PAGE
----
“PS: Mark Oaten has also come out in favour of Nick Clegg.”

    I think they were probably trying to keep that one quiet though!

  • Its quite clear, and it has been for some time, that Chris and Nick are without doubt the most capable and able leaders in waiting we have. A straight fight between the two of them is what is needed – another candidate will be caught napping quite frankly.

    Hemming’s “candidacy” in 2005 was mildly amusing, this time it is just annoying – go away John.

  • Mark Oaten supports Clegg, see here:

    “Fellow Liberal Democrat Mark Oaten mirrored Mrs Gidley’s words of praise but said he would back the party’s home affairs spokesman Nick Clegg in the event of a leadership battle.”

    (Not sure if it’s a good thing for Clegg, though.)

  • BTW, could the title b seen as homophobic? Simon Hughes has been accused of homophobic campaigning because he used that expression in the Bermondsey by-elections.

  • Hywel Morgan 18th Oct '07 - 11:44am

    “Anyone think the Labour Deputy Leadership race made them look good?”

    It’s pretty much unquestionable that running enhanced John Cruddas’ standing and contributed to putting the issue of housing supply much more front & centre in Labour priorities.

  • Just to put the cat amongst the pigeons – how about a bring back Charles campaign?

  • Given that its looking increasingly unlikely that a woman will enter the race, I think at the very least we should ensure that we have a female Deputy Leader candidate, and more women in high profile positions.
    The other main parties have sussed out that 52% of the electorate are women.

  • The result of the 1999 leadership election reflected almost exactly the extent to which the various candidates were known to members.

    So Malcolm Bruce, who had hardly any endorsements, actually did better than Jackie Ballard, who had many (including much of the party’s municipal left).

    2005 broke that trend. Simon Hughes should have come second. He was better known than Chris Huhne, and actually had more endorsements than either Ming or Chris. The only explanation that comes to mind is Simon’s maladroit handling of the impertinent media questions about his sexual orientation.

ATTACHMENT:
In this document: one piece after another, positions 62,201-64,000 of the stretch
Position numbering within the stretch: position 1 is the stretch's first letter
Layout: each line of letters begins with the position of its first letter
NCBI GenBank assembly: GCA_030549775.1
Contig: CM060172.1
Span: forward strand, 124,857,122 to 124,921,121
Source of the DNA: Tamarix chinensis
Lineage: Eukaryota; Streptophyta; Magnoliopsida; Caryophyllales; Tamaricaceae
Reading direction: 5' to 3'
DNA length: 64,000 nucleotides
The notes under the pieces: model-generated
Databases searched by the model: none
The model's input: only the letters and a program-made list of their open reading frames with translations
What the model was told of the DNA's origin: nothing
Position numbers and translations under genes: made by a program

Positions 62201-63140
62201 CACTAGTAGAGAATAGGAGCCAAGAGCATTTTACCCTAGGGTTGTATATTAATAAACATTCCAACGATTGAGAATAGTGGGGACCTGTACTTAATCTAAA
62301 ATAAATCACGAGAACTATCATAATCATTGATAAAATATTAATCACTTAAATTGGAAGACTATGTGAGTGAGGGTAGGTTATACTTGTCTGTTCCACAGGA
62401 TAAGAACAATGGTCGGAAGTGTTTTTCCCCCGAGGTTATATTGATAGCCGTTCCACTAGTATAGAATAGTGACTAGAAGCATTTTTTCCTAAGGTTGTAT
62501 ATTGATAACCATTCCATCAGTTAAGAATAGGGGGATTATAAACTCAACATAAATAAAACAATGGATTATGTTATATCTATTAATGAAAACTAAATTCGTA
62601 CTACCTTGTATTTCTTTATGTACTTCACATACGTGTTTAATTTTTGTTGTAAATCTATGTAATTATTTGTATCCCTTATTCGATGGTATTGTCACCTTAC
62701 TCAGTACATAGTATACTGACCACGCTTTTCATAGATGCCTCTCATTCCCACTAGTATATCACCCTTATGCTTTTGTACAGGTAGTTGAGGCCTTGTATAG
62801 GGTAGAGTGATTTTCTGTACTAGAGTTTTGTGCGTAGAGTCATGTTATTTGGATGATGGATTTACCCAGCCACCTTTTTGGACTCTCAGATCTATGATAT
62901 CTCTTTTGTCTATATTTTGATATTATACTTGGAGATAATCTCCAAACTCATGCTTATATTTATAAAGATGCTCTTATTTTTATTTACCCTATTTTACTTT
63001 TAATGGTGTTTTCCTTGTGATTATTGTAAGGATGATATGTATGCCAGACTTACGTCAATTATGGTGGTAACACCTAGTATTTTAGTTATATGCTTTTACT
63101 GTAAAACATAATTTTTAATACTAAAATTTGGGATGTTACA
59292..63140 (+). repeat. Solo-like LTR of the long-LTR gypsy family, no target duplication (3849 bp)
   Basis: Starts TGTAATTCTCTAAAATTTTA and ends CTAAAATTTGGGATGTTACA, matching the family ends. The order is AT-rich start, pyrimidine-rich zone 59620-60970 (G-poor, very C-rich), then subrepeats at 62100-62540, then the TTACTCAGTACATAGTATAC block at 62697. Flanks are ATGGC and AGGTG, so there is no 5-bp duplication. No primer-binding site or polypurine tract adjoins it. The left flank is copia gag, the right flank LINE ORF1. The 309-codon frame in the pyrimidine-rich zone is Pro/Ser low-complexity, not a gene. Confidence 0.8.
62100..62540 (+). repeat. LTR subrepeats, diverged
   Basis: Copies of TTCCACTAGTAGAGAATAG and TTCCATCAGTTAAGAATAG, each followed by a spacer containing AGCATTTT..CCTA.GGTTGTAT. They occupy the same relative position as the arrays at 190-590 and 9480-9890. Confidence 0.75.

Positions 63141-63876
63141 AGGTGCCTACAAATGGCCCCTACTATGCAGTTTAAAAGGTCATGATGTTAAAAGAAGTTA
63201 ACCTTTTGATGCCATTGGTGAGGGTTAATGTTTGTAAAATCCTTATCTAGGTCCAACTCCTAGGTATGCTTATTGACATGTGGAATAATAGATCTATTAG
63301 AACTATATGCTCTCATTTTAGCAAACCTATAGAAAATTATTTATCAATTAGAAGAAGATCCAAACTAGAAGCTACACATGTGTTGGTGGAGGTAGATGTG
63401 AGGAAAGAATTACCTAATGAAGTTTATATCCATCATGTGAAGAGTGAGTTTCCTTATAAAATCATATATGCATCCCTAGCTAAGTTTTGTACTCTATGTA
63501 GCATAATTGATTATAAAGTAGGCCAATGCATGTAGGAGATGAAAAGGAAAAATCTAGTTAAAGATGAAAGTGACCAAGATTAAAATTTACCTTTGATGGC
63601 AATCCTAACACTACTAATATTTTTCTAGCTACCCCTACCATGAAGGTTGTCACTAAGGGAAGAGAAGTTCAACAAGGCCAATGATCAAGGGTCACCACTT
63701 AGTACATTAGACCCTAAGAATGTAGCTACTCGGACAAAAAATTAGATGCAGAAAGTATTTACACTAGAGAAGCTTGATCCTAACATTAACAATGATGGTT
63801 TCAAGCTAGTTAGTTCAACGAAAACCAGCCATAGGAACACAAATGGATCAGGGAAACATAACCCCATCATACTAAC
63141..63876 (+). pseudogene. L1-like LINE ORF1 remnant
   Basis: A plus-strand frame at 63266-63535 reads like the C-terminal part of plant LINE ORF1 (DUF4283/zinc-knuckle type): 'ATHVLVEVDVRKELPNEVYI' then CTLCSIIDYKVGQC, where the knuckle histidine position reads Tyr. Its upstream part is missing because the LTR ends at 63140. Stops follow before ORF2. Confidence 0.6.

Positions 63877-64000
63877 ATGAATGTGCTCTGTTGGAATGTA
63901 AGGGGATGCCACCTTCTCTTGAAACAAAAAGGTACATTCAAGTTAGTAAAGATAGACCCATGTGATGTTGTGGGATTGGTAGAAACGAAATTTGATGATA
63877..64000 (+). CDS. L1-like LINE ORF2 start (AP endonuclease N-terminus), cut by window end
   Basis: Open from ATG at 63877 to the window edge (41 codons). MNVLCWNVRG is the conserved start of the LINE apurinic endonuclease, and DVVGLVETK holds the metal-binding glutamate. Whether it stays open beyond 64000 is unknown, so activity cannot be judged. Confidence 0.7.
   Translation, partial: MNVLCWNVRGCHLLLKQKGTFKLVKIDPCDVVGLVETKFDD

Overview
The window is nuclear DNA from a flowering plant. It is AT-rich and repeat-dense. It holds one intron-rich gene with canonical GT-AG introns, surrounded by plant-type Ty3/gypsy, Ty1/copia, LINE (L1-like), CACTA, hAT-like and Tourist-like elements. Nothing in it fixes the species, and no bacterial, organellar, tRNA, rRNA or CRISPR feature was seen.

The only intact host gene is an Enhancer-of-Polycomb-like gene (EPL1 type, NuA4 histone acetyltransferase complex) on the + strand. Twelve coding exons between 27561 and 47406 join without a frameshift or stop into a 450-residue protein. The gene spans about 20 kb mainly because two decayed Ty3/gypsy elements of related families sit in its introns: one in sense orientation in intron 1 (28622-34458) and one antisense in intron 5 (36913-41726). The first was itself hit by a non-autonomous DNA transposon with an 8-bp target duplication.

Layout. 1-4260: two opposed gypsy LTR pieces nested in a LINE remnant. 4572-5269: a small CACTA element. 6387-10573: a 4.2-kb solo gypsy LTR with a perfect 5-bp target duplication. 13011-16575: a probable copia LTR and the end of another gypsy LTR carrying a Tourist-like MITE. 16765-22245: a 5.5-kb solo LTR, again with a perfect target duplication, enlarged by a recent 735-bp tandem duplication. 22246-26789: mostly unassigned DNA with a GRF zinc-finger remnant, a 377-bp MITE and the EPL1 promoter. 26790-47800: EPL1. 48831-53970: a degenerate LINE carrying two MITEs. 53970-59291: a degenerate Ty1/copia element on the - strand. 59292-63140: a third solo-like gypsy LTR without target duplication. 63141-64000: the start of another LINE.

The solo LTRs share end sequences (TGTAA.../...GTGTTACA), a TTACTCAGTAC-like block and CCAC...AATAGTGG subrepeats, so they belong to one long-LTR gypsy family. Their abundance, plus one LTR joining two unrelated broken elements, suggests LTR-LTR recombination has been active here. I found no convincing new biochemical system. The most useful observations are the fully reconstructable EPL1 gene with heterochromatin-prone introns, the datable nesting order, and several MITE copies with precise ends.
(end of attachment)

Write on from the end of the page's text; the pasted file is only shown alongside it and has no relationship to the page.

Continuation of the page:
The media has already decided the outcome of the present contest, ofcourse. But past performance does not necessarily indicate that they are right. Nick Clegg is a blank face even to me, while Chris Huhne made himself a household name (to members at least) by standing in 2005.

  • Elizabeth Patterson 18th Oct '07 - 12:17pm

    I was sorry to read Paddy’s article in the Guardian, using his elder statesman role to endorse NC before he has even declared himself a candidate!
    And with no reference to the one declared candidate. What a dreadful snub to CH.
    And put in typically eloquent and impetuous, extravagant Paddy language, ie Clegg is essential to party survival!
    Fortunately as an old party member I can recall similar mistakes in Paddy’s judgement.

    There was of course the misjudgement of the Blair relationship, but I also remember times at conference when Paddy would appear on the platform to try to swing the vote. On THE NAME, he joined the platform to hold up his card for “Democrats”, but this was turned down. He also tried to swing a drugs debate because he feared what the tabloids would say if we took a progressive line; instead he personally was panned by the tabloids for wanting to stifle debate .